After you have had your beautiful day, it’s important to reflect on it. How did you feel? What were the things you enjoyed most? Was there anything you didn’t enjoy as much as you thought you would? What would you do differently if you did it again? The idea is to learn as much as you can about the nature of the things that help you to experience positive emotions and also perhaps the things which may block or sabotage these experiences. This will be different for everyone but insight into your actual experience, rather than what you predict might happen, is a key starting point. If you can understand the things that help you experience positive emotions you can find ways to incorporate these activities into your life more systematically.

What is the science?

Why might this exercise help wellbeing from a scientific point of view? Psychologically there are probably three key factors underlying the benefits. Firstly, we are bringing and directing our attention to be mindful of our experience. We encourage ourselves to be present in what we are doing rather than mindlessly going about our day on autopilot. This quality of attention is good for our wellbeing as well as providing an opportunity to learn about ourselves and grow. Mindful awareness can change our perspective and the way we interact with the world and invites focus on and appreciation of “what is”.

Secondly, we are facilitating engagement with positive emotions. We know that positive emotions are good for us and they open us up to new ways of thinking, relating and being. They promote curiosity, creativity, playfulness and ultimately foster resilience. Positive emotions can also counteract or at least balance the impact on our mind and body of negative emotions and experiences and there have been plenty of those lately for many people.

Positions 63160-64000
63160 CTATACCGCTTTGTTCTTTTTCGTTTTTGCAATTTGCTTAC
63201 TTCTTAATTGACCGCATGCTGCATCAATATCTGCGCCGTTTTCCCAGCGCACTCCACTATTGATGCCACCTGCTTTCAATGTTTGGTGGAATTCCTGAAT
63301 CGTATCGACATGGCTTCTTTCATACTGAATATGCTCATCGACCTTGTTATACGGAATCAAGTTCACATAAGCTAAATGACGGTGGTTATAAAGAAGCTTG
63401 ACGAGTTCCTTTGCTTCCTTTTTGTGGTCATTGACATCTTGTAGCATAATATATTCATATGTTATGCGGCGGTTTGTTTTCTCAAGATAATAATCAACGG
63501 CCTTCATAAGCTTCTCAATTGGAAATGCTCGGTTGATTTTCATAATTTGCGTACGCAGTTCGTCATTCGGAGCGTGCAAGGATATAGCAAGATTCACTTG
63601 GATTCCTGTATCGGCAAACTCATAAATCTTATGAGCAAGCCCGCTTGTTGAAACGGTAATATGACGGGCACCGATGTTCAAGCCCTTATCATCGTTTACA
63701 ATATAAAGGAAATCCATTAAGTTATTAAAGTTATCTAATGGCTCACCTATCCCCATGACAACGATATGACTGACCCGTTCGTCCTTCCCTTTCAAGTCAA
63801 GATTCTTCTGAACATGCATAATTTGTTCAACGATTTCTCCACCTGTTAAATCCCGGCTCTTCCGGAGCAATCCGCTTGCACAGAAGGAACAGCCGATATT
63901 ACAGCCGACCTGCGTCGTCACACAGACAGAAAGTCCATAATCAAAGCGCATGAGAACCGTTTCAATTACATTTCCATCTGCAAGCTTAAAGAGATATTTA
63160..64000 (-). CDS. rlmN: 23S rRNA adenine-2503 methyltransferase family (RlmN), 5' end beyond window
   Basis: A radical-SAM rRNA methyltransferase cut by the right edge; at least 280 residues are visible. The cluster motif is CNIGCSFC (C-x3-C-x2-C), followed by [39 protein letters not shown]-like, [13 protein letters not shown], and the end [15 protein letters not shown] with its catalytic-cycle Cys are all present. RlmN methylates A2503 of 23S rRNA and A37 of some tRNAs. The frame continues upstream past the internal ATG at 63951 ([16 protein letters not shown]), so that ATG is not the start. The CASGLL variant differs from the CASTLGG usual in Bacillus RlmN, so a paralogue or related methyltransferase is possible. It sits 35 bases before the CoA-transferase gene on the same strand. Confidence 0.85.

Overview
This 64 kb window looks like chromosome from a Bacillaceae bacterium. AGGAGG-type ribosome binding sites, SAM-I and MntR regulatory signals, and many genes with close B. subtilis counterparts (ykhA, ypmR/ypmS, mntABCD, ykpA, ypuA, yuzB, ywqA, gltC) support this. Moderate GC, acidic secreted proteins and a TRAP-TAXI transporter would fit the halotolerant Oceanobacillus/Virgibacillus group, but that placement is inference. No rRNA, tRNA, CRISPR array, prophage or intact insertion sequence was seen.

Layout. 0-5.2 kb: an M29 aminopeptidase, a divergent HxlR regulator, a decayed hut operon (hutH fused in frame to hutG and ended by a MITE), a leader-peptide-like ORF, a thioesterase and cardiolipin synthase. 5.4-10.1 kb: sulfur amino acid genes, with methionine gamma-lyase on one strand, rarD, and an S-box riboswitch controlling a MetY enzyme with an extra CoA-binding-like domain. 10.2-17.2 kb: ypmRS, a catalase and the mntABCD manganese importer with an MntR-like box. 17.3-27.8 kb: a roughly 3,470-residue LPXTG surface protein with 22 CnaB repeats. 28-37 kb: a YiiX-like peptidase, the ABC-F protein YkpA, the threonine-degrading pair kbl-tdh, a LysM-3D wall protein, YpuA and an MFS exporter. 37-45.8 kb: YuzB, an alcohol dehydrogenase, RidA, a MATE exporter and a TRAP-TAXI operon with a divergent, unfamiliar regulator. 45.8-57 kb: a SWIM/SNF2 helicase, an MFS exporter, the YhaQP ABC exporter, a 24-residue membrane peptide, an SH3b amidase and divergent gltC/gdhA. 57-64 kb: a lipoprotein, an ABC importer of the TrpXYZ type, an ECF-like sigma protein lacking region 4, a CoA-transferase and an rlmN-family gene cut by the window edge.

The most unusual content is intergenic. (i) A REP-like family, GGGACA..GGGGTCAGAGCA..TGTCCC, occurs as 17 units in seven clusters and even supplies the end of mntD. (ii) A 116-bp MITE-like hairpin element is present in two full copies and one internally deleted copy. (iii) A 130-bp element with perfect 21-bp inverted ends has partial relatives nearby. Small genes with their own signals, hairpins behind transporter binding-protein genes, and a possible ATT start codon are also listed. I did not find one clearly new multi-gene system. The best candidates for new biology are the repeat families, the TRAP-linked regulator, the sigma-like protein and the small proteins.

Thirdly, planning a beautiful day sets our intention to fun, being kind to ourselves, embracing the fullness of life and giving ourselves permission to be human beings rather than human doings. Of course we all do need to get things done in life to survive and thrive but all too often we are so focused on these competitive drives that we are unable to enjoy just being. If the pandemic has taught us anything, hopefully it is to enjoy and celebrate the life we have and wholeheartedly allow ourselves to experience the beauty life has to offer us while we can.

Depending on what activities you choose, the beautiful day exercise also allows for the opportunity to connect with loved ones. Fostering relatedness is also a key foundation of wellbeing.

Mindful attention, openness to experience and setting our intentions in line with our positive values are three key mechanisms that underlie many positive psychology interventions. You can try them all out as part of this exercise. So don’t just have a nice day, have a beautiful day.

References: Proyer, R. T., Gander, F., Wellenzohn, S. & Ruch, W. (2016). Nine beautiful things: A self administered online positive psychology intervention on the beauty in nature, arts, and behaviors increases happiness and ameliorates depressive symptoms. Personality and Individual Differences, 94:189-193. DOI: https://doi.org/10.1016/j.paid.2016.01.028

Read more about Sarah Monk and her other articles HERE